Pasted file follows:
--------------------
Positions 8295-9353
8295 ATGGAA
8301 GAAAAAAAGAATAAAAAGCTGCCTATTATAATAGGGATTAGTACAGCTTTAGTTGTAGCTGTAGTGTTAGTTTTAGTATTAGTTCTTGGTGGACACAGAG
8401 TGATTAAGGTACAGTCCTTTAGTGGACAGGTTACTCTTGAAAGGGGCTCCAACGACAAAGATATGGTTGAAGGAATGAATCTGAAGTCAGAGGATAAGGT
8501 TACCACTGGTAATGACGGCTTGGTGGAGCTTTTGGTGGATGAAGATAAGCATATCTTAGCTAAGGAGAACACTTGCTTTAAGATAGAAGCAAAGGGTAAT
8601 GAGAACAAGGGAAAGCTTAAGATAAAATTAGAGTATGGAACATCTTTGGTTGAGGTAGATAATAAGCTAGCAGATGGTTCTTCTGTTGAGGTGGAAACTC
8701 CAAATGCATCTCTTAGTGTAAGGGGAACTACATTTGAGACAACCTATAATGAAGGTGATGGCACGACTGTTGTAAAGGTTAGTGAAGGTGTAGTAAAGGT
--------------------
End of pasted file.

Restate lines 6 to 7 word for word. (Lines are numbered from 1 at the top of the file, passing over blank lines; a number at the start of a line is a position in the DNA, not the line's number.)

8601 GAGAACAAGGGAAAGCTTAAGATAAAATTAGAGTATGGAACATCTTTGGTTGAGGTAGATAATAAGCTAGCAGATGGTTCTTCTGTTGAGGTGGAAACTC
8701 CAAATGCATCTCTTAGTGTAAGGGGAACTACATTTGAGACAACCTATAATGAAGGTGATGGCACGACTGTTGTAAAGGTTAGTGAAGGTGTAGTAAAGGT